... While few species introduced into a new environment become invasive, those that do provide critical information on ecological mechanisms that determine invasions success and the evolutionary responses that follow invasion. Aedes albopictus (the Asian tiger mosquito) was introduced into the naturalized range of Aedes aegypti (the yellow fever mosquito) in the USA in the mid-1980s, resulting in the displacement of A. aegypti in much of the southeastern USA. The rapid displacement was likely due to the superior competitive ability of A. albopictus as larvae and asymmetric mating interference competition, in which male A. albopictus mate with and sterilize A. aegypti females, a process called “satyrization”. The goal of this study was to examine the genomic responses of a resident species to an invasive species in which the mechanism of character displacement is understood. We used double-digest restriction enzyme DNA sequencing (ddRADseq) to analyze outlier loci between selected and control lines of laboratory-reared A. aegypti females from two populations (Tucson, AZ and Key West, Florida, USA), and individual females classified as either “resisted” or “mated with” A. albopictus males via mating trials of wild-derived females from four populations in Florida. We found significant outlier loci in comparing selected and control lines and between mated and non-mated A. aegypti females in the laboratory and wild-derived populations, respectively. We found overlap in specific outlier loci between different source populations that support consistent genomic signatures of selection within A. aegypti. Our results point to regions of the A. aegypti genome and potential candidate genes that may be involved in mating behavior, and specifically in avoiding interspecific mating choices.
Contributors: Kruczkiewicz, Peter
... Salmonella In Silico Typing Resource (SISTR) sistr_cmd version 1.0.2 serotyping databases File structure tree for sistr_cmd data folder: . |-- [4.0K] antigens | |-- [1.0M] fliC.fasta | |-- [210K] fljB.fasta | |-- [126K] wzx.fasta | `-- [ 60K] wzy.fasta |-- [4.0K] cgmlst | |-- [7.4M] cgmlst-centroid.fasta | |-- [ 96M] cgmlst-full.fasta | |-- [134M] cgmlst-profiles.hdf | `-- [ 803] README.md |-- [1.1M] genomes-to-serovar.txt |-- [1.0M] genomes-to-subspecies.txt |-- [118K] Salmonella-serotype_serogroup_antigen_table-WHO_2007.csv `-- [ 92M] sistr.msh 2 directories, 12 files Description of files: genomes-to-serovar.txt: Each genome id to serovar designation delimited by tab character for the 52,790 Salmonella genomes. genomes-to-subspecies.txt: Each genome id to subspecies designation delimited by tab character for the 52,790 Salmonella genomes. Salmonella-serotype_serogroup_antigen_table-WHO_2007.csv: Serovar and antigenic formula information table used by `sistr_cmd` for looking up serovar designations from antigen results sistr.msh: Mash sketch file of 11840 Salmonella genomes for Mash-based serotyping antigens: for antigen gene search-based serotyping fliC.fasta: fliC gene alleles for H1-antigen typing fljB.fasta: fljB gene alleles for H2-antigen typing wzx.fasta: wzx gene alleles for O-antigen typing wzy.fasta: wzy gene alleles for O-antigen typing cgmlst for core-genome multilocus sequence typing (cgMLST) and cgMLST-based serotyping cgmlst-profiles.hdf: HDF5 file with cgMLST allelic profiles of 52,790 Salmonella genomes read in with Pandas, i.e. pd.read_hdf(CGMLST_PROFILES_PATH, key='cgmlst') cgmlst-centroid.fasta: "Centroid" or representative alleles of 52,790 Salmonella genomes for rapid NCBI BLAST+ blastn searching. Centroid alleles were defined from the full set of alleles for the 52,790 Salmonella genomes as the alleles for each locus: group alleles by length group length grouped alleles by ends (28bp at allele start and end; 28 is word size of blastn megablast) hierarchical clustering of length+end grouped alleles flat clusters at 2.5% distance within each cluster, pick allele with least distance to others in cluster cgmlst-full.fasta: alleles for the 52,790 Salmonella genomes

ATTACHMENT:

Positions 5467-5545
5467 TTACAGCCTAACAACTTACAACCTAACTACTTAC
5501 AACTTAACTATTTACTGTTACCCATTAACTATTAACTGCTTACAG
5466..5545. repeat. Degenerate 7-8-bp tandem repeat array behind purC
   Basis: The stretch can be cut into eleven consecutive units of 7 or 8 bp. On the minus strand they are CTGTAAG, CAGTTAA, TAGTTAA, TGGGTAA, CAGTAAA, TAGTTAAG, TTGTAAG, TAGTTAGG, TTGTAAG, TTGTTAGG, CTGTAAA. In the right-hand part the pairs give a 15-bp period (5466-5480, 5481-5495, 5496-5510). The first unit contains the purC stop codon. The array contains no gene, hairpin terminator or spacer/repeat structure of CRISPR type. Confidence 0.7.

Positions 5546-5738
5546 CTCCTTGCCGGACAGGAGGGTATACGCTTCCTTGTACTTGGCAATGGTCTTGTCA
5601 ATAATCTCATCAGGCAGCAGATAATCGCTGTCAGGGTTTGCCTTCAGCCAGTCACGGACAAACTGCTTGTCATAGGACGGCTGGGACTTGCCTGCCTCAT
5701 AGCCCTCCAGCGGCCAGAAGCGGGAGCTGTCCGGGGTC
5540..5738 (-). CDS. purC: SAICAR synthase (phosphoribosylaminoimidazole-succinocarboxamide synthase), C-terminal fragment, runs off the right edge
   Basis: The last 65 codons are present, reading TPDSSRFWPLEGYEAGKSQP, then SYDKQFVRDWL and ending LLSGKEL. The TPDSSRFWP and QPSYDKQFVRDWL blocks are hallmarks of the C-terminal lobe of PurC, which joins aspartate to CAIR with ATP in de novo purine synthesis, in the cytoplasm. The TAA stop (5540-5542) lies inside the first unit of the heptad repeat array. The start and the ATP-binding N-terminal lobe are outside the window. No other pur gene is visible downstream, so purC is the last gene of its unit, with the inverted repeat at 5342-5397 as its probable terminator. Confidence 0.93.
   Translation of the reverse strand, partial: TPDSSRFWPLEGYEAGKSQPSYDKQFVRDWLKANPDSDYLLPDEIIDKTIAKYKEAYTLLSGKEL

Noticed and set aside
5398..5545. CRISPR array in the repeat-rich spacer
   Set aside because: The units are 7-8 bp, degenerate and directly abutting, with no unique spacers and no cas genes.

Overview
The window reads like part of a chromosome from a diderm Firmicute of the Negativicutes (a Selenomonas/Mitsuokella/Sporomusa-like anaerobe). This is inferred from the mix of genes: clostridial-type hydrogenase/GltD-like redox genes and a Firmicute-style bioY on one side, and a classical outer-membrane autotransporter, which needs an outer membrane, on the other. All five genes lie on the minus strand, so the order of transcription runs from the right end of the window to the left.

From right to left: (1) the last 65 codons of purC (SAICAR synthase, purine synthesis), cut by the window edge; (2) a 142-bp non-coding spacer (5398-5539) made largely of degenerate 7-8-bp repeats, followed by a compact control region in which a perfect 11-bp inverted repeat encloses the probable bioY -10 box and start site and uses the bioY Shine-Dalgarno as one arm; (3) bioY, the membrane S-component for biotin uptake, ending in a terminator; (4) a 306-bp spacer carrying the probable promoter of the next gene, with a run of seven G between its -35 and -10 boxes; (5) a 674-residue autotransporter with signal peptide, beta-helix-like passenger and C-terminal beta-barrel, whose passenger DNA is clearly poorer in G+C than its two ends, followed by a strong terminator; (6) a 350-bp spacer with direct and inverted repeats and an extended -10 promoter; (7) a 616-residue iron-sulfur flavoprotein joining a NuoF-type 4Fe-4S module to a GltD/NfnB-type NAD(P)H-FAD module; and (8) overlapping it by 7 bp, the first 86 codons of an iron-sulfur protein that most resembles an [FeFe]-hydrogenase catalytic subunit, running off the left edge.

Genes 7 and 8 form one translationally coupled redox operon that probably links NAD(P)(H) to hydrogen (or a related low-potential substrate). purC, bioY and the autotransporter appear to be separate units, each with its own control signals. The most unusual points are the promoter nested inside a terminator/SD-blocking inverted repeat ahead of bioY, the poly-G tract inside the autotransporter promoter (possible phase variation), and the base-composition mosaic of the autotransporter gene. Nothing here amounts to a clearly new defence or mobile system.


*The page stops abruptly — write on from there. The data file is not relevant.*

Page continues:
Data from: Urban rat races: spatial population genomics of brown rats (Rattus norvegicus) compared across multiple cities
Contributors: Combs, Matthew, Byers, Kaylee A., Ghersi, Bruno M., Blum, Michael J., Caccone, Adalgisa, Costa, Federico, Himsworth, Chelsea G., Richardson, Jonathan L., Munshi-South, Jason
... Urbanization often substantially influences animal movement and gene flow. However, few studies to date have examined gene flow of the same species across multiple cities. In this study, we examine brown rats (Rattus norvegicus) to test hypotheses about the repeatability of neutral evolution across four cities: Salvador, Brazil; New Orleans, USA; Vancouver, Canada; New York City, USA. At least 150 rats were sampled from each city and genotyped for a minimum of 15,000 genome-wide SNPs. Levels of genome-wide diversity were similar across cities, but varied across neighborhoods within cities. All four populations exhibited high spatial autocorrelation at the shortest distance classes (< 500 m) due to limited dispersal. Coancestry and evolutionary clustering analyses identified genetic discontinuities within each city that coincided with a resource desert in New York City, major waterways in New Orleans, and roads in Salvador and Vancouver. Such replicated studies are crucial to assessing the generality of predictions from urban evolution, and have practical applications for pest management and public health. Future studies should include a range of global cities in different biomes, incorporate multiple species, and examine the impact of specific characteristics of the built environment and human socioeconomics on gene flow.